Thread: What is metcon?
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Old 03-14-2007, 01:45 AM   #4
Eugene R. Allen
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Join Date: Sep 2004
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Thanks for the writing props there Arden. The meta part of the word is for metabolic and that has to do with your energy systems. You have certainly heard and used the word metabolism and have a sense for slow and fast metabolisms. Some people walk by a bakery and gain two pounds and others shove everything they can get their hands on down their pie hole and never gain a pound. Metabolic - energy systems.

The con is easy, that's just conditioning and the contraction metcon is shorthand for the CrossFit methodology for improvement of the cardio vascular and cardio respiratory systems through a variety of functional exercises executed at high intensity. The program does wonders for much more than just your CV/CR systems but were just discussing metcon here.

Short energy systems course:

Creatine Phosphate or Phosphogen up to about 10 seconds of pedal to the metal, all out exertion. One rep max sort of thing.

At the other end of the spectrum is the Aerobic system which (assuming you are not working out as you read this) you are using right now. You can be in this energy system for the rest of your life. In an exercise sense it is at an effort level you can sustain for about 90 minutes before you exhaust your glycogen supply and have to refuel. How hard you can go is influenced directly by training and there are many endurance athletes who can do 5:30 miles and still be aerobic. I hate those people. The term LSD (Long Slow Distance) is the typical protocol for aerobic work where you are working at a low output for a long period of time.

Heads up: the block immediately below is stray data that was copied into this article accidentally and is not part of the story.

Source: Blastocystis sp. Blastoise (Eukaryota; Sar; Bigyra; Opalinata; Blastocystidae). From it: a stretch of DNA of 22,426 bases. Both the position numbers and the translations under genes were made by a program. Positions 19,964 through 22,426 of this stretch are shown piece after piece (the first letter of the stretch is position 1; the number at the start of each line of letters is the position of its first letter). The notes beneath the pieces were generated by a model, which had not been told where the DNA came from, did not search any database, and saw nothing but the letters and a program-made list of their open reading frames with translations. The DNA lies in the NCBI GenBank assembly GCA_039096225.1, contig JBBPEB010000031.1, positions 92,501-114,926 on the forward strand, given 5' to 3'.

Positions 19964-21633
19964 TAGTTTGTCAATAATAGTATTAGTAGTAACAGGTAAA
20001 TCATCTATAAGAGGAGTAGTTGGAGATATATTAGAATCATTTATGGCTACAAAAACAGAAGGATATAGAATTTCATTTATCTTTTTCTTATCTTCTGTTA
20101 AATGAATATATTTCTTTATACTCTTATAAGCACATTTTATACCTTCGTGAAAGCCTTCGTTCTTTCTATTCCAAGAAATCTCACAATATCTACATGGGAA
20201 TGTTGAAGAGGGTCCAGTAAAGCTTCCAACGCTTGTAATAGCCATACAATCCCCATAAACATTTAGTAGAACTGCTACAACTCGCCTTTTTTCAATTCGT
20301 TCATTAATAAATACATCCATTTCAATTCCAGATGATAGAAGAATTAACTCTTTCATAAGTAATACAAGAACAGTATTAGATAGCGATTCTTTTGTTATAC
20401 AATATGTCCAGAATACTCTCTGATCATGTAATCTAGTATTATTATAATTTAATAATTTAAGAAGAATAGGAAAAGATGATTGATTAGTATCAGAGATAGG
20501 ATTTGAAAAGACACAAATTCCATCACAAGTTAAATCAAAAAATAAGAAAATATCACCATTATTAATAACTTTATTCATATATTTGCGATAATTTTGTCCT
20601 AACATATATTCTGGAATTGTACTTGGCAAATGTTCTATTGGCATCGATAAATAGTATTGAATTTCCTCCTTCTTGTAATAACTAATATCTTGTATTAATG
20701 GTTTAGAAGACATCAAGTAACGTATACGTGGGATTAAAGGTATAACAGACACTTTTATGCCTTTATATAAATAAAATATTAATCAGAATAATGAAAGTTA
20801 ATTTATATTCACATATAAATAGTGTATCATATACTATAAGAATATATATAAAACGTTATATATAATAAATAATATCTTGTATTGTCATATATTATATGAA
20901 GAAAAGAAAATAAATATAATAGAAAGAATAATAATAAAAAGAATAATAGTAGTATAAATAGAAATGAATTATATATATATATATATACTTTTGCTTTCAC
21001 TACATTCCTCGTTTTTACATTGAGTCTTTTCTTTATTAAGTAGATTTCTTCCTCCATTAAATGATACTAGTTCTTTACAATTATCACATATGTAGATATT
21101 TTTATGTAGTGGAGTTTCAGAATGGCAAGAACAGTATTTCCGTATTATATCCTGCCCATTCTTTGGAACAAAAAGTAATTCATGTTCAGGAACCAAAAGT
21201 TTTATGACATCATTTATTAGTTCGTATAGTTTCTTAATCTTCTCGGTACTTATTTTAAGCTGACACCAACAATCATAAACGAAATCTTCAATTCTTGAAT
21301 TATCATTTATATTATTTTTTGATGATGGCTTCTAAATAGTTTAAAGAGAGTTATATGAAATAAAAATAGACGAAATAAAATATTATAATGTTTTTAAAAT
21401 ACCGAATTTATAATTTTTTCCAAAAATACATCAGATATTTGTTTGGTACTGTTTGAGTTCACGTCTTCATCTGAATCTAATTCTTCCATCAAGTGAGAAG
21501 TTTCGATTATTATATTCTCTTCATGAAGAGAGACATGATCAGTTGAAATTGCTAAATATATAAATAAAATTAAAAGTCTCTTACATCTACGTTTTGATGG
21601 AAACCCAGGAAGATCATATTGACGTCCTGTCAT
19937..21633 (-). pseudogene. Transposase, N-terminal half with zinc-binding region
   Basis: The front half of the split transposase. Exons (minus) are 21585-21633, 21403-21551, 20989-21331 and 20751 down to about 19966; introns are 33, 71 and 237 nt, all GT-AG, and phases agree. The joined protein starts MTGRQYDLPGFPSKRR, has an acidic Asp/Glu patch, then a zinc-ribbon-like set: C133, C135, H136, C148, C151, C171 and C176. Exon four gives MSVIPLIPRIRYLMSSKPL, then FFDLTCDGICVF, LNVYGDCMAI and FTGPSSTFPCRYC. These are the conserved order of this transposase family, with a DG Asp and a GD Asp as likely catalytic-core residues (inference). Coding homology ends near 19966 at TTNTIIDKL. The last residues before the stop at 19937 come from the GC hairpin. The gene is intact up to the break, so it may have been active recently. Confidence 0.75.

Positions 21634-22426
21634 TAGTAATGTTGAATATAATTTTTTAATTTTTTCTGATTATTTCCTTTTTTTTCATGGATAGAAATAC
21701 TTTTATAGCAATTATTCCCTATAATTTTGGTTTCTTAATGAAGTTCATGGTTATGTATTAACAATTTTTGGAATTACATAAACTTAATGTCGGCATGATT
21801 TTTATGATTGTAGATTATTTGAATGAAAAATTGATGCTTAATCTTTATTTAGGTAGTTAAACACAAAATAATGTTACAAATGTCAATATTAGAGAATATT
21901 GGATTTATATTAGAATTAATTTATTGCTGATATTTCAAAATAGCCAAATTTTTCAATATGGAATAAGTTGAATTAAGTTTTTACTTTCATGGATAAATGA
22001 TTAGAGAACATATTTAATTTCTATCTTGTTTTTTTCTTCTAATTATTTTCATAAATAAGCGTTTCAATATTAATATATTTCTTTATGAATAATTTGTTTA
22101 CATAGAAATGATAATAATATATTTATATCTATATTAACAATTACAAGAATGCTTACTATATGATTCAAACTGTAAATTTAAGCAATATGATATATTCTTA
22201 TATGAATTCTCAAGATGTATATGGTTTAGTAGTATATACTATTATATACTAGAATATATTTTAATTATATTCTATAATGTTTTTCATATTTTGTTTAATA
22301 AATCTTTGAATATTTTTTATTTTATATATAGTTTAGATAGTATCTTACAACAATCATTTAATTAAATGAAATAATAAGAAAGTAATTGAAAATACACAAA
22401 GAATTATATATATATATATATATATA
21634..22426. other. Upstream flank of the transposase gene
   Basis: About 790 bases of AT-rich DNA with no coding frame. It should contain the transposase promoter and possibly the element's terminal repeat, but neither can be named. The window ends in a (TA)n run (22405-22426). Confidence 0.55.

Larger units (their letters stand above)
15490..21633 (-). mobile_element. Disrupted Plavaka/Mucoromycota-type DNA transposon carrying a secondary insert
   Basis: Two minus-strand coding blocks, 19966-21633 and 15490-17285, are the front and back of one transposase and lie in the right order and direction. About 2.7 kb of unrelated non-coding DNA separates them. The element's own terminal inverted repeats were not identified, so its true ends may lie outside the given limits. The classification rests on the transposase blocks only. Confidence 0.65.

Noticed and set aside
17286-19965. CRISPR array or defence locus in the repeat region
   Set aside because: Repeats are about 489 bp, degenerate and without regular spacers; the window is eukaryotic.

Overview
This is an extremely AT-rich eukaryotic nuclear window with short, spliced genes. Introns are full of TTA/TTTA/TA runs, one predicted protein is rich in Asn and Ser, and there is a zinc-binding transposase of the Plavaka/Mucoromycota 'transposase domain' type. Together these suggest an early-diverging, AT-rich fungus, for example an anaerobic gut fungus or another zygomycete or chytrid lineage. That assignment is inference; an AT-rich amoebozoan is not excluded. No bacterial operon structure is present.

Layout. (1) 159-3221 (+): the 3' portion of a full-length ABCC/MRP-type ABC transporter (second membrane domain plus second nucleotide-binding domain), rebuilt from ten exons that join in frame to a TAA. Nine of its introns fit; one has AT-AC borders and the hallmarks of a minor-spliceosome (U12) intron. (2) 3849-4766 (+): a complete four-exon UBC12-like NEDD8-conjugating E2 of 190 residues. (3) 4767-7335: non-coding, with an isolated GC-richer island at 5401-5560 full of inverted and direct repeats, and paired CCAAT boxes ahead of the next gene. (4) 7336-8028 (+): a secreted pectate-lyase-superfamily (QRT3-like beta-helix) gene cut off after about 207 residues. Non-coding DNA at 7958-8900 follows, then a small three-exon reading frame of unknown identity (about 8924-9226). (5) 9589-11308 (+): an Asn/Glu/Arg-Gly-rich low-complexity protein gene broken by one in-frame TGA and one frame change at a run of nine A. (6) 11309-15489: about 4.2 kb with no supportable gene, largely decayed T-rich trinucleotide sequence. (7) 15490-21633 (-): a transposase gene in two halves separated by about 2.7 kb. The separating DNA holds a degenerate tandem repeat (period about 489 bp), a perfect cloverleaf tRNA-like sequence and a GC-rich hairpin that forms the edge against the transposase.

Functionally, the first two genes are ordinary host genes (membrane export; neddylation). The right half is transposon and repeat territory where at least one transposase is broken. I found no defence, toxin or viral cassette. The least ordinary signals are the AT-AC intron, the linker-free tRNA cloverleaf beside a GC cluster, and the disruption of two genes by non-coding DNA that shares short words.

The CrossFit arena is the Glycolytic energy system where you hammer your way to and through your lactate threshold at an effort level sustainable for only 2 minutes or so. The CF protocol has you change the demand on the failing musculature after some number of reps or time by moving to a new exercise while the CV/CR system is still being taxed. This allows for metabolic conditioning at a far more intense level than you could ever hope to achieve through a single mode of exercise because of the predictable onset of muscle failure at high levels of exertion.

If you go to the FAQ's and look up the notes from the CrossFit seminars the subject of energy systems is covered in far greater detail and ought to answer your question better than I did here.
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